It's easy to look at Days Gone and dismiss it as "just another zombie game". On the surface level, it features a seemingly generic male protagonist and appears to borrow heavily from many of its contemporaries in both gaming and pop culture. While early comparisons to The Walking Dead, The Last of Us and others don't feel entirely unfounded, once you peel back the layers and spend some time in the world Bend Studios has created, you'll find a lovingly if shoddily crafted game filled with human characters and enjoyable gameplay. With a grounded story built on love, loss, staying true to one's morals and seeing just how far we'll push our limits for those we care for, Days Gone is an enjoyable experience and sets the foundations in place for what could be a strong IP for Sony if some changes are made for the inevitable sequel.
During one of my most memorable early moments, ominous grey clouds closed in as night began to fall. I'm 2 kilometres away from the nearest survivor camp, my bike is on its last legs, and I only have a quarter a tank of gas left. My ammo supplies are running low, and I've run out of scrap to repair my bike. I spot enemies battling freakers in the distance and cut the throttle. I turn off my headlight and slowly coast downhill towards the sound of screams and gunfire. I quickly pull up next to some bushes just out of earshot and hop off my bike to hide in the foliage. Enemies scamper in and out of cover, wildly shooting at a small horde of eight freakers. Bullets zip over my head as freakers run in front of my hiding spot and as the enemies fire at them, a few stray bullets somehow find their way to my already damaged bike. Uh oh.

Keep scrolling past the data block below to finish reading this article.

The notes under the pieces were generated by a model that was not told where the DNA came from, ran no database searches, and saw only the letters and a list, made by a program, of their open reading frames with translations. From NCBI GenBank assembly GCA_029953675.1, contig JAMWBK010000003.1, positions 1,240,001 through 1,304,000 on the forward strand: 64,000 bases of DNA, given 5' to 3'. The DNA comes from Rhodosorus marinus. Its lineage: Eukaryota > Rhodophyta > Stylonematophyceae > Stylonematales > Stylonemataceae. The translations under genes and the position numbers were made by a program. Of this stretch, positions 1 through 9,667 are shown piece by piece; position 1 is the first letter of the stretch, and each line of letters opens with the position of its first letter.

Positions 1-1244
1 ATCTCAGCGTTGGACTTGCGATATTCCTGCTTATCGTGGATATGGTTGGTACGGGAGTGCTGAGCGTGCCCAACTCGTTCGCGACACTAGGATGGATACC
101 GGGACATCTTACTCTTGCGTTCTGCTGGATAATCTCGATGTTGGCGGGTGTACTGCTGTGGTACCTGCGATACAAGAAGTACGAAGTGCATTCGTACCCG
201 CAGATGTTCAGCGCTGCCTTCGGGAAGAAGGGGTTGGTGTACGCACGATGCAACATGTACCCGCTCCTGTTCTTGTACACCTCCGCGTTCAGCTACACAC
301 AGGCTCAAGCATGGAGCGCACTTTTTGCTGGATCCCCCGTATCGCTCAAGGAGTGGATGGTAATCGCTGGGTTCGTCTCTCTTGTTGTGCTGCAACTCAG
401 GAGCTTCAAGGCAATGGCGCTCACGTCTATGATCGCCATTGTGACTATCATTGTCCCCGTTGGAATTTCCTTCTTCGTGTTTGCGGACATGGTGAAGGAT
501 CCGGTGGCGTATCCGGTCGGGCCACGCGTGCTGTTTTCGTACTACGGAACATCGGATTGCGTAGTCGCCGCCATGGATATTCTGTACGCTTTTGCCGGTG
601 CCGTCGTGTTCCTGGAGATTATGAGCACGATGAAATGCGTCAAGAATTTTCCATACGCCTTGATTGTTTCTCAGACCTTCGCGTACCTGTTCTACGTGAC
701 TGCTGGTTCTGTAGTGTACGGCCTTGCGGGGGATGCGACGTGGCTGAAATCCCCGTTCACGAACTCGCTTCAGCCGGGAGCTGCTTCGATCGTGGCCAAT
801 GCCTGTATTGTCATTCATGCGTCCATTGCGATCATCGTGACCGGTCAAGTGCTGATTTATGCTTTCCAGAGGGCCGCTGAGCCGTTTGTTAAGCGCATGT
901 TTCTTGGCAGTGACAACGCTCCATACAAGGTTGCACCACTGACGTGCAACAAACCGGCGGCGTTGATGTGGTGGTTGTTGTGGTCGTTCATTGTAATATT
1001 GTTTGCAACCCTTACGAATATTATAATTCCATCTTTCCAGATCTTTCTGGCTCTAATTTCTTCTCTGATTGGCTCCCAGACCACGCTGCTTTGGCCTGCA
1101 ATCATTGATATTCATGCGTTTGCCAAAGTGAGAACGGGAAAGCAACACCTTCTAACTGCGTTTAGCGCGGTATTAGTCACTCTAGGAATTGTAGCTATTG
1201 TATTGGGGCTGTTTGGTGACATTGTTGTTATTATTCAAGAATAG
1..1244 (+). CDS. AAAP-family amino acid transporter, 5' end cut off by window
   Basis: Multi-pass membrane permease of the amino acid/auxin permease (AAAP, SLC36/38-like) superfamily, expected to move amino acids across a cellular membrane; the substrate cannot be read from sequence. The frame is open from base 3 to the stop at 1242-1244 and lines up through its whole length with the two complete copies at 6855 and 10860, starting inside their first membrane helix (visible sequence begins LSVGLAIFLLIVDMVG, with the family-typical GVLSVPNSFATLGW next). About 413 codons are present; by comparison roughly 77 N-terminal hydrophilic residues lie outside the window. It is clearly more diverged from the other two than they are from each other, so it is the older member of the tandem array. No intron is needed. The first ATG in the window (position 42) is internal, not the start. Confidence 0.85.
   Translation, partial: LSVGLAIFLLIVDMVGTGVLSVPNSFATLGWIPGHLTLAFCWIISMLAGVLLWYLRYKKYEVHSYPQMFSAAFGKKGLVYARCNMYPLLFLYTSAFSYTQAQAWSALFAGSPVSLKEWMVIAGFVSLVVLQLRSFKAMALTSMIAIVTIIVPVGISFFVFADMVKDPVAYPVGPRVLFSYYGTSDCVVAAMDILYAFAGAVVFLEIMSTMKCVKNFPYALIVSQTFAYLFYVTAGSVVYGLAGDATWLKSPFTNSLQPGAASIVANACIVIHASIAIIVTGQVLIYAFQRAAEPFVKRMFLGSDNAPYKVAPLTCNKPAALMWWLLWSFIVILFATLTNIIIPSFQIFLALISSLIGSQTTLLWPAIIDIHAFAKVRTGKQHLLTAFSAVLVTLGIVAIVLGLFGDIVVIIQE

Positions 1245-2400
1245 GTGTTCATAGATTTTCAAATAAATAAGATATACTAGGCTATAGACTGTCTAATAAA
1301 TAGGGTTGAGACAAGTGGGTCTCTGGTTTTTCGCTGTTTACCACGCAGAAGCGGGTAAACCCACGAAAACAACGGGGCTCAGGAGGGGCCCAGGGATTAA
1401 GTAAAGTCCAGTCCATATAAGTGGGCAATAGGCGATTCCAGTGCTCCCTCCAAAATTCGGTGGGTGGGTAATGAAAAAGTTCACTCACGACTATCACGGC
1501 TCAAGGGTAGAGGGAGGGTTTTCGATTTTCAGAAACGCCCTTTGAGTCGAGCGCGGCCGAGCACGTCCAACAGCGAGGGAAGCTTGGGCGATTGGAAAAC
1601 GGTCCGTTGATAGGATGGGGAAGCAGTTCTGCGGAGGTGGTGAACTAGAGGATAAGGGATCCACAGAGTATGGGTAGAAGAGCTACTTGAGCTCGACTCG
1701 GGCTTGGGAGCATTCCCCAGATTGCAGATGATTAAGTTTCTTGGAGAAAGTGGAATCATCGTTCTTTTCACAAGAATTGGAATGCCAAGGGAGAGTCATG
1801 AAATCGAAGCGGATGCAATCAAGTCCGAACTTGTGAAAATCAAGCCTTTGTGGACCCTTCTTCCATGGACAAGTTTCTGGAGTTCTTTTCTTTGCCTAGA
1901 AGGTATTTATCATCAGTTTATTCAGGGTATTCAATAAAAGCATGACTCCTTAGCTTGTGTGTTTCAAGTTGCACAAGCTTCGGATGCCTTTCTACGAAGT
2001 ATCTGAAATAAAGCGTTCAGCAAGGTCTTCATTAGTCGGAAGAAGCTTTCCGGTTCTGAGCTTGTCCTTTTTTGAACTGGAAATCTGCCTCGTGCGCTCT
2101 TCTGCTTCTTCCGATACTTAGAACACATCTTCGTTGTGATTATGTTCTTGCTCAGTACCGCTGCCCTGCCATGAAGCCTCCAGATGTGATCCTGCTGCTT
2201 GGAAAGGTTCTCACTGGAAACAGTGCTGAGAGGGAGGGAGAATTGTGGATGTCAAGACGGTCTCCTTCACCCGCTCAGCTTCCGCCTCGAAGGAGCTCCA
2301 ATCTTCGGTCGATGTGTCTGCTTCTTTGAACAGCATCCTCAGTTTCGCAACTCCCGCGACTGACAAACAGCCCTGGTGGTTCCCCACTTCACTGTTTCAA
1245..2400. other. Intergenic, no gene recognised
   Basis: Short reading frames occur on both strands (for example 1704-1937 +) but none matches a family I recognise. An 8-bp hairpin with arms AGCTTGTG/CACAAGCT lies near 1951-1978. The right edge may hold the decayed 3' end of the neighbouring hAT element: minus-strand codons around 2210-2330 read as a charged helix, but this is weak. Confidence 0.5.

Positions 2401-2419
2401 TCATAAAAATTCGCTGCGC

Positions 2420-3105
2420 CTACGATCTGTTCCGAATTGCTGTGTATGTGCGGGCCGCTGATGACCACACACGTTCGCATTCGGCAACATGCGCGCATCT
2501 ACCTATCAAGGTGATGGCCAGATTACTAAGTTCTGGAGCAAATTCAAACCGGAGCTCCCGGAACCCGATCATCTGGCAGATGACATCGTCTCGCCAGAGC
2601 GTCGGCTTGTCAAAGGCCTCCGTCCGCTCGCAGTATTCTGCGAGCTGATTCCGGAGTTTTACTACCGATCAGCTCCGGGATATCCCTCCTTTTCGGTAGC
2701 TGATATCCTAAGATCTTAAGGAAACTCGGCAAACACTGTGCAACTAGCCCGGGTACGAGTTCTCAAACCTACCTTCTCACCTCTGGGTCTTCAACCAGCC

As the small horde overruns the last of the enemy forces, I decide to take out the last few stragglers quickly. I fire my silenced gun at the first two and then as my suppressor breaks a loud shot rings out as I kill the last straggler. I quickly run through the camp and rummage through the downed enemies for vital supplies. In the distance, an eardrum piercing scream penetrates the still evening air, and I spot another group of alerted freakers making a beeline for the area. I quickly turn heel and scamper for my bike. I hop on and hit the gas only to discover that those stray bullets were the final bit of damage my bike could handle.
The engine won't start, and the freakers are gaining on me. I desperately push forward, trying to pick up momentum to coast down the hill. It's not good enough as I get swiped off my bike by one of the freakers. I spy a gas station in the distance and quickly sprint towards the fuel and refuge it will offer as I try to regroup and find enough ammo to wipe out my pursuers. I pick up a handful of rifle ammo and proceed to pop off a series of deftly placed headshots. I grab the nearest gas can and head back up the road to my bike. I quickly refuel and continue my journey to camp with a fraction of health remaining and a handful of bullets in reserve. That was far too close for comfort.
All of the above happened in the space of about ten minutes. Days Gone is full of thrilling emergent situations just like this. Unfortunately, a lack of significant set-pieces means most of the fun you draw from the game will be mostly dependent on how creative you get with the tools provided. It's entirely possible to approach almost every encounter the same way, but that would just be doing yourself a massive disservice.